Steven Turner, a technologist for Mizzou Academy, spoke with his sons, Kalvin (10) and Jackson (9) about the drive. Turner said, “We talked about the justice/court system, and the role they play in situations where children’s needs are not being met at home.” Turner coaches several youth sports and told his sons that coaching is one way to be a positive presence in the lives of children who might not have that at home. He also drew on an important family role model, the boys’ grandma, who served on the Kids Harbor Board for years.

Kids Harbor, Inc. is a child advocacy center that serves Central Missouri (Lake of the Ozarks, Fort Leonard Wood, and surrounding areas). They assist victims of child abuse and their safe caregivers as they navigate a child abuse investigation. Kids’ Harbor, Inc. was established in Camdenton, Missouri, by a task force of concerned community members in 2001. They are nationally accredited by the National Children’s Alliance.

Knowing that they were continuing their grandma’s work, Kalvin and Jackson were eager to brainstorm ways to help. With their parents’ help, they donated sports equipment, including soccer and basketballs, to bring joy and sports to neighboring youth in Boone and Callaway counties.

At the all-team meeting, it was clear that everyone had been thinking of the children receiving services through CASA. Our teachers, technologists, and support staff all arrived with bag after bag of supplies. They carried in sports equipment, coloring books, art materials, stuffed animals, and science kits.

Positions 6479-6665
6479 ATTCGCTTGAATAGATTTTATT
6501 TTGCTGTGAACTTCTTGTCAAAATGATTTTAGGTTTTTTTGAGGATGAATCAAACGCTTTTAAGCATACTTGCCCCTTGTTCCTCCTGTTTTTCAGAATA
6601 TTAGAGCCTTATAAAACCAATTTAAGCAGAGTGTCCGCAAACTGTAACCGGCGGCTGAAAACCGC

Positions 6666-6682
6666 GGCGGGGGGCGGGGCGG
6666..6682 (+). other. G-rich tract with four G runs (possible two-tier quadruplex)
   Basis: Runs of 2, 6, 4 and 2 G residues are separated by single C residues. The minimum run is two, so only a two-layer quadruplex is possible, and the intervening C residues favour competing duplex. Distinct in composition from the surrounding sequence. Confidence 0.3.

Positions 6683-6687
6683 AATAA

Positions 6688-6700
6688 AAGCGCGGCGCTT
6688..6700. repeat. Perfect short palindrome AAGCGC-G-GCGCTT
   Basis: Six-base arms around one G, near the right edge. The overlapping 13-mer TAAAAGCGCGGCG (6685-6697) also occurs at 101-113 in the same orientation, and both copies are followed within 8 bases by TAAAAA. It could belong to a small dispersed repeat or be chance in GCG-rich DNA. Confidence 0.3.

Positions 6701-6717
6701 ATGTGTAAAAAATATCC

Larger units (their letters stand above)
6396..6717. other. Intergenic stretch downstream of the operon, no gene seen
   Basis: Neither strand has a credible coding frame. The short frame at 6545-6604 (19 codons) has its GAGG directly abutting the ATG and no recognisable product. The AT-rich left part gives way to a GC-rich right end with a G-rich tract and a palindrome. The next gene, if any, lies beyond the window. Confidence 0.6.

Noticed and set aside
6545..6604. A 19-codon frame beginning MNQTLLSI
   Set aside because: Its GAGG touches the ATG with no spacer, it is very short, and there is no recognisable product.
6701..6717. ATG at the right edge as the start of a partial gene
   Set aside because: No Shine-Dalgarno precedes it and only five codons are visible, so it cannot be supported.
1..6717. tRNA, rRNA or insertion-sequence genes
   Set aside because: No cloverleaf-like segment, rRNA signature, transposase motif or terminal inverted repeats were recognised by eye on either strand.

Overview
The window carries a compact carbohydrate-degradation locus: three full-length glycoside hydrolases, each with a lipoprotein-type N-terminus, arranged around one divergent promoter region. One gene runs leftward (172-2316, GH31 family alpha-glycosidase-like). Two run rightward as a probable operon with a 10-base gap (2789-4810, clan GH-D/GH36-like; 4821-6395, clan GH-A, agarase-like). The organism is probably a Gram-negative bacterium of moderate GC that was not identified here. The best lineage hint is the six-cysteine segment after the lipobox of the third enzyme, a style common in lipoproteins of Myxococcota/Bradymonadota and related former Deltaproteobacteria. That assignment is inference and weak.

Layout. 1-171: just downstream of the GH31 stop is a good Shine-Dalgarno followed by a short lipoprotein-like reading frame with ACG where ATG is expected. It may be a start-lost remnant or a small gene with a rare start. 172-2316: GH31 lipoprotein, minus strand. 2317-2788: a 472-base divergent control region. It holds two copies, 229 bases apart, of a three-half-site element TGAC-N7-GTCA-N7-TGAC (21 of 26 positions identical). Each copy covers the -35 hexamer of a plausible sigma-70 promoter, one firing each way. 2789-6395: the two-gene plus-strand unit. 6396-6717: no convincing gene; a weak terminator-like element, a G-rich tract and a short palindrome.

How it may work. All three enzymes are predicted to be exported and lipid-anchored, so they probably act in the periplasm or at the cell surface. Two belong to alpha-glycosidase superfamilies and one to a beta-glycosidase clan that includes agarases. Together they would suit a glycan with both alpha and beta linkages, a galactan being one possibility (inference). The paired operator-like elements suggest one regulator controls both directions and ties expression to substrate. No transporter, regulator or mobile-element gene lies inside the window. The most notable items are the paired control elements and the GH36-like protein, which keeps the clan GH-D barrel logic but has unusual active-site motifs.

Fishman-Weaver said the response was “overwhelming but not surprising when you consider this team.” She thanked the team and spoke compassionately about the three children she is currently advocating for. 

After the meeting, several people helped Fishman-Weaver load everything into her small blue car, which she drove directly to the CASA office.  The CASA team was delighted and stunned. By the time everything was unpacked, the supply and bookshelves were fully-stocked again.  

“As we stood back to admire the toys, art supplies, books, games, and personal care items, I noticed a bright row of soccer and basketballs from the Turner family at the top of the shelves.” 

Fishman-Weaver shared, “The shelves are full and so are our hearts.”

Like many of the students we serve at Mizzou Academy, Steven Turner’s sons are young. However, he found a way to talk with them about the complex topics of child welfare. This embodies our approach to student leadership at Mizzou Academy. So often, we remind teachers and students that young people don’t have to wait to start making a positive difference. Through the supply drive, Kalvin and Jackson found a way to make a positive difference for children who are navigating the complexities of the foster care system. 

This April we encourage you to follow their lead, by finding out more about organizations and agencies who are supporting children who have experienced abuse, neglect, or trauma. If you are an educator or caregiver, you can also teach your students about these organizations. Together, let’s find ways to support the essential work happening in our communities to keep children safe. 

National and State Resources linked below: